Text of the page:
Having recently returned from an international business trip, it didn’t take me long to realize that even nuts and pretzel bags are limited now. Not long ago a “full” meal was offered on most international flights free of charge. Not that I crave airplane food -- but it is clear evidence that most airlines are struggling as much as other industries these days. The problem is not the food or the extra charge on bags and carry-ons or the $6 M&M candy bag; it’s the price-to-service ratio.

I remember when “the adventure of flying” was an exciting part of the trip. The experience of purchasing the ticket, packing and the actual flight were things I looked forward to enthusiastically. Today that experience has changed dramatically; purchasing a ticket is now a negotiation struggle that involves tracking prices every day for a week across several different airlines in order to find the optimal seat for a reasonable price and maybe grabbing some extra leg room for an extra $35.

Packing is now an intellectual challenge that requires stuffing as many clothes as possible in the minimum space, as every extra sweater may mean an extra dollar on weight surcharge. Arriving at the airport involves the psychological thrill of having to strip halfway in public to demonstrate you are not a major threat. And finally, after all this is done and you feel ready to exhale and relax a bit, you may have a few minutes to buy a snack and a magazine before you are chained for three hours to a seat designed for a human three-quarters your size, which gives you enough time to pray and offer that sacrifice to the sky lords to ensure you make your connection in time.

The truth is that passengers only suffer a portion of what the commercial aviation industry is experiencing. Every day more sophisticated technology and complex search engines increase the already fierce competition between airlines. Airline pilots and crew members have had their salaries cut and pensions terminated and the costs and risks of flying a plane and running an airline are rising exponentially, particularly in terms of fuel and insurance.

It is noticeable how airlines have tried to cut their costs and expenses during recent years without increasing prices on tickets that are already unreasonably expensive -- not because they are deeply concerned about our wallets, but because they need to stay alive in the market. Naturally, “perks” like food or space were the first on the cutting list; but hey, we are used to that now and, it’s not like we could do something about it. I instead, the real concern of today is the price for jet fuel (oil), and how that will impact the fare cost.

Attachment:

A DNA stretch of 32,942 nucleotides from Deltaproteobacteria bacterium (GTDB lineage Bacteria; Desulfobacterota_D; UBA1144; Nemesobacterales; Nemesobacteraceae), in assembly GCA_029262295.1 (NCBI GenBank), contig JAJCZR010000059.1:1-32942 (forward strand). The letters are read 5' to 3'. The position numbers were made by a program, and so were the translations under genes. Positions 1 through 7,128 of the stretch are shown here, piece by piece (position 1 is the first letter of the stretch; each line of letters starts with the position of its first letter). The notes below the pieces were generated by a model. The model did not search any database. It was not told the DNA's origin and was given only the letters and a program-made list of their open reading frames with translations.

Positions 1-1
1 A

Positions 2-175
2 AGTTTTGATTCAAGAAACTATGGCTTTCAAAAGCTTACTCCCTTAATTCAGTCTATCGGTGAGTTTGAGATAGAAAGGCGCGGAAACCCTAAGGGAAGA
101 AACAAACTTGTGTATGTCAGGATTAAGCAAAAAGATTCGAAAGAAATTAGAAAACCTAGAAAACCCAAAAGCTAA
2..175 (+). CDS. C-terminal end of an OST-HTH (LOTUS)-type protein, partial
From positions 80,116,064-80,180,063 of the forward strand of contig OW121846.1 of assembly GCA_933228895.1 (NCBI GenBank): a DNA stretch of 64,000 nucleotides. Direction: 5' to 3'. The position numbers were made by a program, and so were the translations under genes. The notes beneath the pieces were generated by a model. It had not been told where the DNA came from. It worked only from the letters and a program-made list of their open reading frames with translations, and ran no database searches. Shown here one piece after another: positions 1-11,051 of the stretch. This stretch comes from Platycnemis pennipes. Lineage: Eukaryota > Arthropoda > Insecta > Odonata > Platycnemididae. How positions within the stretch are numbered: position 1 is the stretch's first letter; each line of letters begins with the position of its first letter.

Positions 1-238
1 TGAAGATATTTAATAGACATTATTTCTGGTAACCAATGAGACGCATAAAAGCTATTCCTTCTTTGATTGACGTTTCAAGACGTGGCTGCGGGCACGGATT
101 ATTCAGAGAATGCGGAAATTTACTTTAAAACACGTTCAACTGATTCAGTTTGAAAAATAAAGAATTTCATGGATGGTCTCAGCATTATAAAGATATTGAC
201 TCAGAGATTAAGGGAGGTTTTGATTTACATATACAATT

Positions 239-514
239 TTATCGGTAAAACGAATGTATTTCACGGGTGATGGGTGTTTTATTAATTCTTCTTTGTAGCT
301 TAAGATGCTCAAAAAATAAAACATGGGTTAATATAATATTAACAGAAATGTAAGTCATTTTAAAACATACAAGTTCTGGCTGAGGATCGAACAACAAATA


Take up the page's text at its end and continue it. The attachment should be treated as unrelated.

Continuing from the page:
Oil is a volatile commodity that dictates a huge part of the costs and prices of many industries, especially the airline industry, which had to develop protective financial instruments to secure the prices they pay for fuel. Airlines and financial institutions have created options to hedge fuel costs to prevent paying for fuel once it reaches a determined price. This “protection” works in favor of the airlines when prices of fuel are rising. The offset cost of buying the option works in the same way as a regular insurance premium and compensates for the potential cost and risk of prices going up. The problem comes when this protection works against the airlines and the intended purpose. Thus, if an airline hedges on a set price of oil and commits to pay this price regardless of the price fluctuation, it incurs the risk of the fuel prices falling below this mark and will still be locked in to pay a higher price for fuel, as well as the extra cost of setting the financial instrument. This has already happened to some airlines in recent quarters.

Despite the many hedging models developed by financial institution and airlines, the reality is that the risk of incurring i higher operative costs cannot be eradicated -- airlines fares are subject to changes on a complicated mix of commodity prices, seat demand, competition, seasonality-- and on top of that -- political stability. Most likely, we – the consumers – will soon see these risks reflected in the price of a seat. Eventually costs may pass onto us as the airline paradigm has shifted. Today the major focus for airlines is not “generating savings” …it’s simply staying alive and remaining competitive while preventing airfare costs from forcing them out of business.

Sadly, much has changed since the days when all an airline had to do to save $40,000 was to cut one olive from every salad served in first class. Airlines won’t go anyway, but the pleasant experience has faded, unless of course, that you (or better yet, your employer) can afford to cover the cost of leather seats up in first class.
Share To:

Diego De la Garza

Post A Comment:

0 comments so far,add yours